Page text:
Two events have changed India in the last four months — 26/11 and Satyam. Our response to both these major events has been the same. We, as a country, have done absolutely nothing. The 26/11 episode affected our life, Satyam our wallets. It’s been four months after 26/11 and I am yet to meet a policeman on the roads of Mumbai who is carrying a gun that can take on the might of a terrorist. I am yet to meet a policeman who has gone through a rigorous training programme that will prevent another hostage attack. I am yet to see a boat that would protect the coasts of Maharashtra. I could go on and on. Why have we failed to come together?
Let’s start with the judiciary. A spate of PIL(s) were filed in the Mumbai High Court in the chambers of the Chief Justice, which heard them immediately. I was present in the court that fateful day as I had also filed a PIL. Most of us wanted some mechanism to be created by the courts that would monitor the security systems in place for our safety and security. The state and Centre vehemently opposed the creation of any such body on various grounds, but to the credit of the high court, they could sense the anger and frustration of people and went ahead and created a citizens’ committee, headed by Justice Srikrishna. This committee met twice and debated a large number of security issues, but as the Centre and state have gone to the Supreme Court against the High Court’s decision, things are in a state of limbo. Score 1 for the judiciary.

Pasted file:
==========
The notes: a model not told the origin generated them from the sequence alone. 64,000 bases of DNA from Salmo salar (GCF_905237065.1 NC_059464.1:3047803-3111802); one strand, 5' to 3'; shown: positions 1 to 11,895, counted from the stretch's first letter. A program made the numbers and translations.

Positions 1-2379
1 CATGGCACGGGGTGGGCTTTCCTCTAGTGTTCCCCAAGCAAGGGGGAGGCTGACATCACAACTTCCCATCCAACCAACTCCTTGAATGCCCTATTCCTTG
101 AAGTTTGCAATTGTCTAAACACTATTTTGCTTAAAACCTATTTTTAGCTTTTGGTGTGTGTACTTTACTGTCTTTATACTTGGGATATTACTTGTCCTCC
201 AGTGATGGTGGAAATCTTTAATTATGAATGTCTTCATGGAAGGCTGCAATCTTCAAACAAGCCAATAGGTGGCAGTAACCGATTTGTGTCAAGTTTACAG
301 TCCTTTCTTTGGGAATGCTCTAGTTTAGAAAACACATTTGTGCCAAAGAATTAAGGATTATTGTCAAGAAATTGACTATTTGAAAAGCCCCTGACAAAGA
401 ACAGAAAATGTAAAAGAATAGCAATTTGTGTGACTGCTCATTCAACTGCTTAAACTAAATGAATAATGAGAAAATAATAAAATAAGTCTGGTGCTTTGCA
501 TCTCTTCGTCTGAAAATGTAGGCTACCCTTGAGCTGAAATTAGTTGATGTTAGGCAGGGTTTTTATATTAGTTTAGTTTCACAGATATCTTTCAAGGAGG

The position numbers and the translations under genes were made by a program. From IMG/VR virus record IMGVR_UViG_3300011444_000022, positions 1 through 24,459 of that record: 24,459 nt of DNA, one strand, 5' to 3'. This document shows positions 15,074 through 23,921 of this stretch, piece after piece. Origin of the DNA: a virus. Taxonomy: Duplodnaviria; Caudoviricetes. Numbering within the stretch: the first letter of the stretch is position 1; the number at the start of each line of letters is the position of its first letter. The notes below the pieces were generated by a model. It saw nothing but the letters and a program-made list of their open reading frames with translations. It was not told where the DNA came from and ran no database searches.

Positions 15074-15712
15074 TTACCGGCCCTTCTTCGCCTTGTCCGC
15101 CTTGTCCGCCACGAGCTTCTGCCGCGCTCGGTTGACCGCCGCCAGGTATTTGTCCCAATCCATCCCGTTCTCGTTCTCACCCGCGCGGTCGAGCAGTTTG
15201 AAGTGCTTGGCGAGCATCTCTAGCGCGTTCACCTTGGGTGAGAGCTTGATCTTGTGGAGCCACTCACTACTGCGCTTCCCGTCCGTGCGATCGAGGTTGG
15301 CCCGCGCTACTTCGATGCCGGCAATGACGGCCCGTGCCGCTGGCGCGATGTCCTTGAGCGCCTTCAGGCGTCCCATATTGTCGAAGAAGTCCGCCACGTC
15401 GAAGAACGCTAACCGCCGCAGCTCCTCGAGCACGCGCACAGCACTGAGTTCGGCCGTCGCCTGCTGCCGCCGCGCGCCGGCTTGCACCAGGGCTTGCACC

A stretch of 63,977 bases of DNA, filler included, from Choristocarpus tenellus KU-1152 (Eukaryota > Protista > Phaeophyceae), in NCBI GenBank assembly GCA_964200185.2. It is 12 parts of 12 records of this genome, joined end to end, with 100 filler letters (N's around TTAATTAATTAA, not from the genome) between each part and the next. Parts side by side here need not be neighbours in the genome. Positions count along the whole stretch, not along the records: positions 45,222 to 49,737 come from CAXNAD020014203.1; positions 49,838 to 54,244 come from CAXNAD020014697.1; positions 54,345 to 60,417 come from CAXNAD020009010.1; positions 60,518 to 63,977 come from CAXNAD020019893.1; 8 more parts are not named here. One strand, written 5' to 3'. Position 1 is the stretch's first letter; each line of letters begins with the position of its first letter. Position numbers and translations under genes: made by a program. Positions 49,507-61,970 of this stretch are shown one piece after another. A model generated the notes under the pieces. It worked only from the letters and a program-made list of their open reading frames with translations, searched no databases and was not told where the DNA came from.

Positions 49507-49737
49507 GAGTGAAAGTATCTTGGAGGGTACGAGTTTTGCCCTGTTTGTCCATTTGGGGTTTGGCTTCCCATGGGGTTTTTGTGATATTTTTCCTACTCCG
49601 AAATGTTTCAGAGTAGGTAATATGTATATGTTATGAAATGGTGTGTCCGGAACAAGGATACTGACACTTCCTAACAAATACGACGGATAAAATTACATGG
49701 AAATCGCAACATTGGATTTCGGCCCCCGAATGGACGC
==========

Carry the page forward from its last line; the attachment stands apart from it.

The industry reaction to 26/11 has been to say the least a big joke. They have gone ahead and tried to spend their way out of the problem. They have not thought precisely what they should be doing in this space. For example, most five-star hotels in the city check your car for explosive devices by looking at three places, underneath your car, in the bonnet or the boot. They believe that no terrorist will carry bombs in the back seat of the car. They, along with the malls, have installed what we call Door Frame Metal Detectors (DFMDs in industry jargon) at all entry points. These can check for the minutest traces of explosives. Unfortunately, in our country, most of the DFMDs do not work when one passes through them, and now someone has to physically check you again. One five-star hotel actually checks you twice.
We believe, if we have physical frisking, for some reason, it is better than a machine checking you, which is not what the world thinks. They want to remove people from the security process. The world uses technology to remove people from the process of security.Doing the same job over and over again leads to fatigue and tiredness, and this is where a security breach happens. For some reason, the industry wants to take the role of a policeman, which is not their job. The industry has also not been proactive in lobbying governments. Score 0 for industry’s response.